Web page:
It has been many years, however, since the restaurant had anything to do with its eccentric and erudite founder. Writing for Wine and Food in 1965, Elizabeth David affectionately chronicled Mr Boulestin's flight from Paris in the early 1900s to England, where he worked variously as an art dealer, a novelist, and a translator. Money problems prompted his off-the-cuff suggestion to a director of Heinemann's that he write a cookery book in the 1920s. In the years that followed, he produced a series of classics: Simple French Cooking for English Homes (1923), A Second Helping and The Conduct of the Kitchen (1925), What Shall We Have Today (1931), and the 'Evening Standard' Book of Menus (1935). Mr Boulestin was also the first chef to appear on British television on a programme called Cook's Night Out, broadcast on 21 January 1937 from Alexandra Palace.
His first restaurant, which opened in Leicester Square in 1925, moved the following year to Covent Garden and became a landmark watering hole for politicians and regulars of the Royal Opera House.
Since Mr Boulestin died in 1943, the restaurant has had a succession of owners. Mr Kennedy came to the restaurant in 1978, when it was owned by a division of Grand Metropolitan. His hopes to take over the premises were dashed in 1990, when the chain sold it to Queens Moat Houses. According to Mr Kennedy, for the past two years uncertainty has loomed over the restaurant as Queens Moat, itself suffering financial difficulties, looked for a new owner. The insecurity was such that Mr Kennedy says he has held five closing-down banquets during the past two months. He says he hopes to open a new restaurant, possibly retaining the name of Boulestin. Remaining wine stocks from the Boulestin cellar will come up for auction at Sotheby's.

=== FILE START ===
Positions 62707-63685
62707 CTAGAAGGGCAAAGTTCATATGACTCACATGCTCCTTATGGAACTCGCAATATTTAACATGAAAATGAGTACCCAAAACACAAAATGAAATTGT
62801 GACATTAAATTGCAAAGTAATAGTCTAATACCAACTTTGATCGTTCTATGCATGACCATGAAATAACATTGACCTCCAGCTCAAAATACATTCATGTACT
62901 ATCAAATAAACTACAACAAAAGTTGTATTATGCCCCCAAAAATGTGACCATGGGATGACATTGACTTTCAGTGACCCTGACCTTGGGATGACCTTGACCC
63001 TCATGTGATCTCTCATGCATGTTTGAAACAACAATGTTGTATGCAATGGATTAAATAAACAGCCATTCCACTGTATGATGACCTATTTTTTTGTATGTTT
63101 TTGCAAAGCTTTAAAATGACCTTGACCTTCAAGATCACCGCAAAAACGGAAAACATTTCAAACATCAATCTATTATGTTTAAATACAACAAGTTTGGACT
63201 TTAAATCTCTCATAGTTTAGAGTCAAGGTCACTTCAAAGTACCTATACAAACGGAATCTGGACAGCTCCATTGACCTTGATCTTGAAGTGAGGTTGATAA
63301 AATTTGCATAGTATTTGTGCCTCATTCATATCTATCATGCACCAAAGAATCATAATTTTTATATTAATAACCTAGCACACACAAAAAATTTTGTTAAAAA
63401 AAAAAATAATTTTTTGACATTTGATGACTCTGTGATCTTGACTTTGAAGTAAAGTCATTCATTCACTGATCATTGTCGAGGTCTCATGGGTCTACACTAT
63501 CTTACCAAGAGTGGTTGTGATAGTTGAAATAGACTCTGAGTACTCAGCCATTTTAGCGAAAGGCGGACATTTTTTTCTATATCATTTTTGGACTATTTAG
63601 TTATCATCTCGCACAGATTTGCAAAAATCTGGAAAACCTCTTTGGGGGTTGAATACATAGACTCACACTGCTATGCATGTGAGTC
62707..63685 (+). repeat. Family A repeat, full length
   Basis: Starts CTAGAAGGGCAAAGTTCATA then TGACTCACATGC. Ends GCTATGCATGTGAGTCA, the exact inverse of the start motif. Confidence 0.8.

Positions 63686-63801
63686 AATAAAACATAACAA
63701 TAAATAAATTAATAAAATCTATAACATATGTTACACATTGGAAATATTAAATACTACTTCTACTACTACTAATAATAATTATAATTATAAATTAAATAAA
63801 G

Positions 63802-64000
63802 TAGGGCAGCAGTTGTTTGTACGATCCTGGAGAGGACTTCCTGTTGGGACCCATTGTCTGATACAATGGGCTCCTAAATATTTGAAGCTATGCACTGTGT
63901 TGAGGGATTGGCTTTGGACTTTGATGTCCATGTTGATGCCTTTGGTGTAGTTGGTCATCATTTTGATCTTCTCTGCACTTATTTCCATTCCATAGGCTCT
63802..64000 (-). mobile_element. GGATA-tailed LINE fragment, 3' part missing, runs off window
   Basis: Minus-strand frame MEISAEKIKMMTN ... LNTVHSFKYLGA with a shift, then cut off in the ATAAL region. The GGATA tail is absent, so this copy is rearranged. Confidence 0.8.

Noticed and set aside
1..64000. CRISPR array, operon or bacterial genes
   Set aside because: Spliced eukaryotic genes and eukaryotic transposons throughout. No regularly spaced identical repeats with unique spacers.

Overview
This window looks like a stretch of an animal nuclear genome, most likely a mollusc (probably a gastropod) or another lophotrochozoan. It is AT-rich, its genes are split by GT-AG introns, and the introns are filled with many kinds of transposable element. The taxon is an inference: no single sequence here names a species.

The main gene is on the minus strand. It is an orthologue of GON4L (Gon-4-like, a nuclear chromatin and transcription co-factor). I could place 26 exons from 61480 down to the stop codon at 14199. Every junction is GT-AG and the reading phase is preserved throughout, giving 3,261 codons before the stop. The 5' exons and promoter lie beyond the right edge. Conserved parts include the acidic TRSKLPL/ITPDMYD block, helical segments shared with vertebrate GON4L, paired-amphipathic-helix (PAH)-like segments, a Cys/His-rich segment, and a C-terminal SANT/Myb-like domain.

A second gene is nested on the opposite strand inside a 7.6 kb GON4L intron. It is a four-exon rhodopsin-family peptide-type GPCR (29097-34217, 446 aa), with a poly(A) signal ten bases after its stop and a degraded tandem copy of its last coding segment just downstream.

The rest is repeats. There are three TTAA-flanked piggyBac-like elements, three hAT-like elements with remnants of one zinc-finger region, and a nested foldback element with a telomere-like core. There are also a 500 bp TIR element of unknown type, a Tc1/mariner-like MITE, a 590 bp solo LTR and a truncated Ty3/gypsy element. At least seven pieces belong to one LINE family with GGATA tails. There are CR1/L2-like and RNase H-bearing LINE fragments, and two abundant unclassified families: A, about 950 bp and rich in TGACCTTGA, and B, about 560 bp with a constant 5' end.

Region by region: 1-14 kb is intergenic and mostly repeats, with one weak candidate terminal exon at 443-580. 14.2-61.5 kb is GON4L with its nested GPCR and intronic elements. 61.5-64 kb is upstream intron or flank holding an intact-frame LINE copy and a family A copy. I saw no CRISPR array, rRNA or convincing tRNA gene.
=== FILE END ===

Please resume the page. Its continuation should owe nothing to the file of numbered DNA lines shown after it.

The new leaseholders of the historic Covent Garden site will be the Pizza Hut chain. Howls of protest at the indignity of it have been sounding since February in the columns of gentlemen journalists in the Evening Standard, Times and Financial Times. Their baying is too little, too late. Since the removal of the fruit and vegetable market in 1974 and particularly since the abolition of the Greater London Council in 1986, Covent Garden has slipped into the grasp of large chains.
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